As Mighty Appealing trained for the start of his 3-year-old season here this winter, newspapers and press releases were filled with glowing accounts of his progress. The Daily Racing Form said his preparation had been "brilliant." Trainer Dean Gaudet said her colt was in razor-sharp condition.
Jim Milner knew otherwise. For weeks, the veteran clocker had wielded his stopwatch, his binoculars and his tape recorder and given Mighty Appealing the same careful scrutiny that he gives to all the horses who train at Gulfstream Park. When Mighty Appealing went to the post as the favorite in his first start of the year, Milner declared, "He has no chance."
His assessment was dead right. Mighty Appealing promptly lost all credibility as a Kentucky Derby contender. And now Milner is developing similarly strong convictions about the most prominent member of this 3-year-old generation, the Eclipse Award-winner Chief's Crown.
The famed turn-of-the-century gambler known as Pittsburgh Phil once likened the role of the clocker to that of a scout in the army. Milner sees himself as part spy, part detective, part clerical worker. He spends an enormous amount of energy learning the identity of the animals he sees on the track each morning. And he has spent a lifetime learning what is important and what is illusory in horses' training.
"It's like watching a bunch of guys come out for a football team; some are obvious athletes and some are uncoordinated. You find the athletes and you look for the ones who've got the right mental attitude.
"When you watch them work," Milner said, "you have to know the horses' background, what they've done before. If a horse gets very tired after a work, it may be because the trainer wants him to in order to get him fit. But eventually he'll give you a definitive, evaluation-type workout.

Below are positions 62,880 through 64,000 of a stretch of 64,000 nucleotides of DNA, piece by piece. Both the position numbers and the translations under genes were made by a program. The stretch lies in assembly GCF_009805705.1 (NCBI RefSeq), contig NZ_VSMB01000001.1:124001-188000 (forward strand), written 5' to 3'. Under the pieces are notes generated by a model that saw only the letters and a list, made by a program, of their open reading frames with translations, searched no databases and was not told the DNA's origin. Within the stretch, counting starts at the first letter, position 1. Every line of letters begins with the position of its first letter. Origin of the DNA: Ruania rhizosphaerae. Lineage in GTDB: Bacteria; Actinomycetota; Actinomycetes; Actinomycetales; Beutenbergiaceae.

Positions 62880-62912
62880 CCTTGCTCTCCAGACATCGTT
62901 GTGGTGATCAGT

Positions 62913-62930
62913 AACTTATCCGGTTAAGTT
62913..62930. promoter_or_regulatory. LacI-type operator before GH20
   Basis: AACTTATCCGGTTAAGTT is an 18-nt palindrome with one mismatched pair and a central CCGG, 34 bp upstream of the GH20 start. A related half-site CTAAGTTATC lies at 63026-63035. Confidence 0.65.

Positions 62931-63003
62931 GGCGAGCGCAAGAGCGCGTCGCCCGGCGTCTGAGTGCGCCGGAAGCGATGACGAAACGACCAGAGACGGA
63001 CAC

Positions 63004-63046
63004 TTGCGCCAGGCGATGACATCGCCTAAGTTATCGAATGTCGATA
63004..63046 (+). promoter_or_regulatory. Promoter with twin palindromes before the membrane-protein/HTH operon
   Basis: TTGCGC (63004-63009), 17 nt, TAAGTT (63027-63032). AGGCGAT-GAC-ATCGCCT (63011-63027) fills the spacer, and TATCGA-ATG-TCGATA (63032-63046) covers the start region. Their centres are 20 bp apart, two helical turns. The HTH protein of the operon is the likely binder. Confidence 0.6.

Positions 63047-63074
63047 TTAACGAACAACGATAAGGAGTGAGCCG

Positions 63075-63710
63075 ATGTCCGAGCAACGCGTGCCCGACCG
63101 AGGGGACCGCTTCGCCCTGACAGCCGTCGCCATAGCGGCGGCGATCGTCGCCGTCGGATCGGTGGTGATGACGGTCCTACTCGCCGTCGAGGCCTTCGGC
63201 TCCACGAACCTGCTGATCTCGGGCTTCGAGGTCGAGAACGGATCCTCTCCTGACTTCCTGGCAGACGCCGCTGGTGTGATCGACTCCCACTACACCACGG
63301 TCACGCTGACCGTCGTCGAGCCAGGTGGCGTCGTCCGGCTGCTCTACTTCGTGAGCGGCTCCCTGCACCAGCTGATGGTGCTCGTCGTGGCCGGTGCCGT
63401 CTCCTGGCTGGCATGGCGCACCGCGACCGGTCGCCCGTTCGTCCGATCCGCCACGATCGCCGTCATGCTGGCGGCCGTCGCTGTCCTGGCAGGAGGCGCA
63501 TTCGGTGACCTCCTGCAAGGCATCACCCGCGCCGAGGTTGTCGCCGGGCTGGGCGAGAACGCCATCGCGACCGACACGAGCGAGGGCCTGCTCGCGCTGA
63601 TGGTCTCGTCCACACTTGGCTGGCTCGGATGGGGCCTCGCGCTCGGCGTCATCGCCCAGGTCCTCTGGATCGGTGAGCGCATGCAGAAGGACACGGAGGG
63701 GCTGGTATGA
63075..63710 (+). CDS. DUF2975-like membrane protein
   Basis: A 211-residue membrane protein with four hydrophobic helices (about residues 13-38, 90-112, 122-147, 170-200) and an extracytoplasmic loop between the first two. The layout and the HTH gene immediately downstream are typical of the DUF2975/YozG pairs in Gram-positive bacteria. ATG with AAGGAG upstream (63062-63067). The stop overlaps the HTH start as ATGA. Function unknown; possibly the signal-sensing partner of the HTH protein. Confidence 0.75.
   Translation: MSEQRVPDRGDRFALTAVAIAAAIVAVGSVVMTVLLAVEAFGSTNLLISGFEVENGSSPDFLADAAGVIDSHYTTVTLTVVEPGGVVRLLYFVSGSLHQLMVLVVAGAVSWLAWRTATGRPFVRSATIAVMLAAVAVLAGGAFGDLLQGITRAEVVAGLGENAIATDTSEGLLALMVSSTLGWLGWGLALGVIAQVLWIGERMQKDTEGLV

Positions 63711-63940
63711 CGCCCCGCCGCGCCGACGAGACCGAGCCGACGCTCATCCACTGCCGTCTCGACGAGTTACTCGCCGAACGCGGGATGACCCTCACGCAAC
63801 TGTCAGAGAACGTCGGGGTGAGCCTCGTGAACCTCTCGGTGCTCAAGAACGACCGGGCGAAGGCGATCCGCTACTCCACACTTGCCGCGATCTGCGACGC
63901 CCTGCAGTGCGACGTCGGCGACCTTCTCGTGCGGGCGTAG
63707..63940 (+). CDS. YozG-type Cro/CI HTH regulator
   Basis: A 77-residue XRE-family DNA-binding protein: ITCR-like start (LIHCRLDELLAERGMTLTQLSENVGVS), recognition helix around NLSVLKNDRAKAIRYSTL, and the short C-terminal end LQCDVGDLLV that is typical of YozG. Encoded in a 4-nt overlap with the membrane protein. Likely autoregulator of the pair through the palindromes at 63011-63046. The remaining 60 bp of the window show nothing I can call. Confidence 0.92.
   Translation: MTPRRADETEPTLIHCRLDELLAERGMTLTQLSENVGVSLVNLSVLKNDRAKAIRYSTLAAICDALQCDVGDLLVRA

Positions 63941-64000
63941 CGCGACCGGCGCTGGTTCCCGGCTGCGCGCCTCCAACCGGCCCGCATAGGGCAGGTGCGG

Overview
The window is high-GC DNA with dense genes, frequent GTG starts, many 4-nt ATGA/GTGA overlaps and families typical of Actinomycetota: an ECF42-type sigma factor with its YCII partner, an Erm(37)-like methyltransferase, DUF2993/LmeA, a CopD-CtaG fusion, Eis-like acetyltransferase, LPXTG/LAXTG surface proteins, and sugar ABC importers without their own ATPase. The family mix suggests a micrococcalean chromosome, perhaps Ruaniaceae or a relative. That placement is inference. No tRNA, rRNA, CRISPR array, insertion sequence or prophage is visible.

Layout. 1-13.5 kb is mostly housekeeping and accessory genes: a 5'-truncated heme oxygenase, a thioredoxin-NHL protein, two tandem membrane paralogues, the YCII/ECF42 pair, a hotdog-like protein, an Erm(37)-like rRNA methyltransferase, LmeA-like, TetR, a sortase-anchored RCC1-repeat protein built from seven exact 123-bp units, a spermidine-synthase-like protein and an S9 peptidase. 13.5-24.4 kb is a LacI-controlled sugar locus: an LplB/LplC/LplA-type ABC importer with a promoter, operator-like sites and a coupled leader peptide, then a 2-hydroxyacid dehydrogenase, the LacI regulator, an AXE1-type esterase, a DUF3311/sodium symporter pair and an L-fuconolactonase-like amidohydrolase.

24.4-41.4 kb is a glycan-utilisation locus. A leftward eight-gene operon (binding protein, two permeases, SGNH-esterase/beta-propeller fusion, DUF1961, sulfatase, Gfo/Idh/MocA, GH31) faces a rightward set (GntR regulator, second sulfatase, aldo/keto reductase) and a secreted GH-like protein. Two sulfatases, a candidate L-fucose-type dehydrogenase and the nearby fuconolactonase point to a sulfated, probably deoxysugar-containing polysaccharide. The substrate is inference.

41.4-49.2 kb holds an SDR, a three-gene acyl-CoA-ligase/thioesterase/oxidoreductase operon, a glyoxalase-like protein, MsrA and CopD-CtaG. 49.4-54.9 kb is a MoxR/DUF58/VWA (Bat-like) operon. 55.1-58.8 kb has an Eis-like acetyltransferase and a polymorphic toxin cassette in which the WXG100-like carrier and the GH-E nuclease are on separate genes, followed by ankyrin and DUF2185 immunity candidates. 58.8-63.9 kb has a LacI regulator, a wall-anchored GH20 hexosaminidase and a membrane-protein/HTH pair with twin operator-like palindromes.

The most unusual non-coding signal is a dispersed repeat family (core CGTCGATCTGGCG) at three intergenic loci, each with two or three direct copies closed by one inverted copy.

"To judge him, you look at what he does on the stopwatch. You look to see how much left he has when he finishes. You look to see if the horse is still eager when the boy pulls him up. You have to take into account the condition of the track and the weight he carries; it can vary as much as 50 pounds. But the most important thing of all is the manner in which he works. Any horse with talent can work reasonably fast, but you want to see them do it effortlessly or do it with style."
Milner never saw any style from Mighty Appealing in the morning. "The first day he was here, he went off with no vigor or verve or enthusiasm," the clocker said. "He was laboring; he was an unhappy horse. When he had his definitive work, he worked with a maiden, and I'm sure they expected Mighty Appealing to zip past him. But he was laboring. At no time this winter did I ever give this horse a chance."
Milner's evaluation was deadly accurate, and now he is watching Chief's Crown with similar interest. Like Mighty Appealing, the champion colt had a physical setback at the start of the winter, but now he has embarked on serious training and he is making headlines in the Daily Racing Form. Earlier in the week, he worked five furlongs in 59 seconds, suggesting that he is now getting fit.
But the clocking fraternity has a far different impression of the long-range Kentucky Derby favorite. Milner had never seen Chief's Crown before this winter, and one morning an infirm-looking colt came onto the track who was obviously from trainer Roger Laurin's stable. "You don't suppose that's the good horse," Milner joked.
It was. And from that moment, the clocker hasn't liked what he has seen. "Chief's Crown's yoke is repeatedly lathered," Milner said. "That probably comes from pain and fear; he doesn't want to extend himself. When he worked that five furlongs the other day, he went with a another horse, and he edged away with (jockey Don) MacBeth prompting him with a vigorous hand ride. When he passed the wire, he pulled up abruptly. His action was saying, 'Thank God, it's over!' To me it was extremely unimpressive."
A lot can happen between now and the first Saturday in May. Chief's Crown could, of course, recapture his 2-year-old brilliance. But at least racing fans should know that when they read headlines saying things like "Chief's Crown Sizzles" they should view those reports with a measure of skepticism.